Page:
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LIPA sues Suffolk in tax dispute, wants liens invalidated

LIPA on Monday filed suit against Suffolk County and its comptroller, asking a court to invalidate tax liens placed on its properties by the county to halt their seizure or sale in an ongoing tax dispute.

In its filing in state Supreme Court in Riverhead, LIPA is asking for a declaratory judgment that any tax liens held by Suffolk on the disputed LIPA properties are “illegal and void,” and that they be “canceled immediately.”

LIPA is also asking the court to “immediately” rescind any tax sale of its properties. It also is seeking a permanent injunctions preventing the county from taking a deed to any LIPA property resulting from a tax lien, and preventing the sale of any tax liens.

LIPA has advised the county that “there are no unpaid taxes for LIPA properties, and Suffolk County has no authority to enforce a tax lien against property that belongs to LIPA, and New York State tax-exempt authority,” the suit states.

The dispute stems from Gov. Andrew M. Cuomo’s 2013 LIPA Reform Act, which placed a 2 percent cap on tax increases for LIPA properties. Some towns have taken issue with the cap, and assessed taxes above the 2 percent. LIPA, citing the state law, has declined to pay assessments above that amount. A similar dispute in Nassau County was settled last year.

A spokesman for Suffolk County Comptroller John Kennedy said that as of June, the amount Suffolk towns allege LIPA owes in unpaid taxes exceeds $6.7 million, an amount that accrues interest and penalties daily. He estimated it has since increased to $8 million.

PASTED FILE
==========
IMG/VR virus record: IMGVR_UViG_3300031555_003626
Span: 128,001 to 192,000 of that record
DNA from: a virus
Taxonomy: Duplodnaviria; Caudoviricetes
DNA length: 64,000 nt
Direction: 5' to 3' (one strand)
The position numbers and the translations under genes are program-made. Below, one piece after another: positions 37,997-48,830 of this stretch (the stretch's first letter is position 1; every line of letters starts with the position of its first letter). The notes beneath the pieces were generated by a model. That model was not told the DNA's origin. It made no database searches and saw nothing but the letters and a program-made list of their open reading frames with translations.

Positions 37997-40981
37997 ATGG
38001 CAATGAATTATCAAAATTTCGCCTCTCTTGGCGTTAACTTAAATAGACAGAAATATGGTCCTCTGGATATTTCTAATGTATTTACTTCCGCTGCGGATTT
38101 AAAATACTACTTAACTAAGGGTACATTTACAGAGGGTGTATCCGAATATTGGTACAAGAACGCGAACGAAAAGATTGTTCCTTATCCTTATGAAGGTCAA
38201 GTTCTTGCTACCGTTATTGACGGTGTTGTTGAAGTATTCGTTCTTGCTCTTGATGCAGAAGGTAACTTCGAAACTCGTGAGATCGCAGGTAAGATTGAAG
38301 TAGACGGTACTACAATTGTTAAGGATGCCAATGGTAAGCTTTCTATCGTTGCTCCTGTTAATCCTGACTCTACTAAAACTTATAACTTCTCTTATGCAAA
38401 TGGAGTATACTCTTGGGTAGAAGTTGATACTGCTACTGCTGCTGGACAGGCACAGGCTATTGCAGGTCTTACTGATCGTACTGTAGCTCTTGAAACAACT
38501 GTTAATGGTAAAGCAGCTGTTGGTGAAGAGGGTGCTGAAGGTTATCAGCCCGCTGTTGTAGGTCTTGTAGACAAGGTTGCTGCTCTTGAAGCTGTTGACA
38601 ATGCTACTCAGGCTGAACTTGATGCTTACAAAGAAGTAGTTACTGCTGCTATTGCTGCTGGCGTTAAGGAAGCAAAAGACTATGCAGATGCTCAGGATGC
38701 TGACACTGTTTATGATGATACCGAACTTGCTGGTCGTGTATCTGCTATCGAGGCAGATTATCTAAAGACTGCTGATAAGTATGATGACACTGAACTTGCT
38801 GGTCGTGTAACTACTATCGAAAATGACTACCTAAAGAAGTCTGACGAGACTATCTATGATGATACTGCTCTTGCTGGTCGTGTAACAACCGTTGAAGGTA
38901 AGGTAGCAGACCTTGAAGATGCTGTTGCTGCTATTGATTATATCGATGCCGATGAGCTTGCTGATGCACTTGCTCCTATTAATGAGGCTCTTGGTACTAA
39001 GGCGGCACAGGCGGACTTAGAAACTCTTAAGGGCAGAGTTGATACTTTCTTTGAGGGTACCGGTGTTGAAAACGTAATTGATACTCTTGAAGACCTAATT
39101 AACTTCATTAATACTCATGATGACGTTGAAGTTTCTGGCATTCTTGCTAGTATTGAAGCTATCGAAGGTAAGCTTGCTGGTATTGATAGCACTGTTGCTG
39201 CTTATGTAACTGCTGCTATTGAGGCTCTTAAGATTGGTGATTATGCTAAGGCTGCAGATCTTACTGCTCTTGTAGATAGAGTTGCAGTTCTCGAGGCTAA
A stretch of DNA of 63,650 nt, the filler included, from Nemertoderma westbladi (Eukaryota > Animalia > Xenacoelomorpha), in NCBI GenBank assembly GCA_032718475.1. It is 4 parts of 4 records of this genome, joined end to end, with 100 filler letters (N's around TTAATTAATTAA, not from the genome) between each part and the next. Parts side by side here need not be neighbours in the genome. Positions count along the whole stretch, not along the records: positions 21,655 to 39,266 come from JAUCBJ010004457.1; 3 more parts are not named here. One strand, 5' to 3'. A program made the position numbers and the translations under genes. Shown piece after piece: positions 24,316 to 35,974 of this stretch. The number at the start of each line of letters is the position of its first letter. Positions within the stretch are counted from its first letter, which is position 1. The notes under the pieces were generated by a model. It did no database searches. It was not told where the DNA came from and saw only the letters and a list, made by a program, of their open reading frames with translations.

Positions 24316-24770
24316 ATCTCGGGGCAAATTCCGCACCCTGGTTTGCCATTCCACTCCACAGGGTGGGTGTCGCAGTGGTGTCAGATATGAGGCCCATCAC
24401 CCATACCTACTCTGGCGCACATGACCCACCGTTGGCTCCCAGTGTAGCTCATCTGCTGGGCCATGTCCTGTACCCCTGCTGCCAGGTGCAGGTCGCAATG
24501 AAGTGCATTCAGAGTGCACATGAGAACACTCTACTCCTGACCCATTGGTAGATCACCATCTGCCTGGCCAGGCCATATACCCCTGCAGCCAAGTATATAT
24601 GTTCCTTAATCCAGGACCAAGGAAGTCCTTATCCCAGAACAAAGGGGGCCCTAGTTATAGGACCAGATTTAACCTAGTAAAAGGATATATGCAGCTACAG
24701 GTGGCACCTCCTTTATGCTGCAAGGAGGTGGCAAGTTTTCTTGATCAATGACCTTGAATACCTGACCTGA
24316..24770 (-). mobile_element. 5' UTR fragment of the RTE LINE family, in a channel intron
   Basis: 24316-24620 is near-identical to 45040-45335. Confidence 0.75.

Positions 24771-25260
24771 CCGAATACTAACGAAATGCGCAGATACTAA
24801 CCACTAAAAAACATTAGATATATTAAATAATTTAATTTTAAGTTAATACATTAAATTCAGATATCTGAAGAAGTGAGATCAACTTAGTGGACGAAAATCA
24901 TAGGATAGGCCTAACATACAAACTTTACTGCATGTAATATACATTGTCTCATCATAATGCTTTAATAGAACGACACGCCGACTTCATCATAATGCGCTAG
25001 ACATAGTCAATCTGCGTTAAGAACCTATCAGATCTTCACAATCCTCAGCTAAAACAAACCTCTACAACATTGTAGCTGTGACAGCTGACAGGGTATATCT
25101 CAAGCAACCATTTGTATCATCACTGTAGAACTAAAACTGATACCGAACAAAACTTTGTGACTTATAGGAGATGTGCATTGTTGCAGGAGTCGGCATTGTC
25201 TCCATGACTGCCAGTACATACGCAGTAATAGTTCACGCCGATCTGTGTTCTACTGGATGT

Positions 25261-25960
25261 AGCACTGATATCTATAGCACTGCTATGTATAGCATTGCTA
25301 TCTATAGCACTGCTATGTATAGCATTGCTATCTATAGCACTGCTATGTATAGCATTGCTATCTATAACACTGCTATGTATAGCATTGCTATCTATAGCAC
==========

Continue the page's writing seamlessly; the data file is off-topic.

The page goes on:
LIPA in a note alleged that Kennedy’s office used county funds to reimburse the towns for the amounts they billed LIPA in excess of the 2 percent cap, “encouraging the continuation of the practice.”

LIPA in its filing noted that while it is exempt from paying property taxes on all its properties, it still makes payments in lieu of taxes in amounts equal to those formerly assessed on the Long Island Lighting Co., which LIPA acquired in 1998.

LIPA in August received 1,765 notices from Kennedy’s office alleging it had not paid property taxes in full for the 2015/2016 tax year, the filing states. The notices state that LIPA must redeem its properties within 12 months of a tax-lien sale last December 9. If it failed to do so, the notices state, “the tax lien sale purchaser is entitled to a tax deed to the property.”

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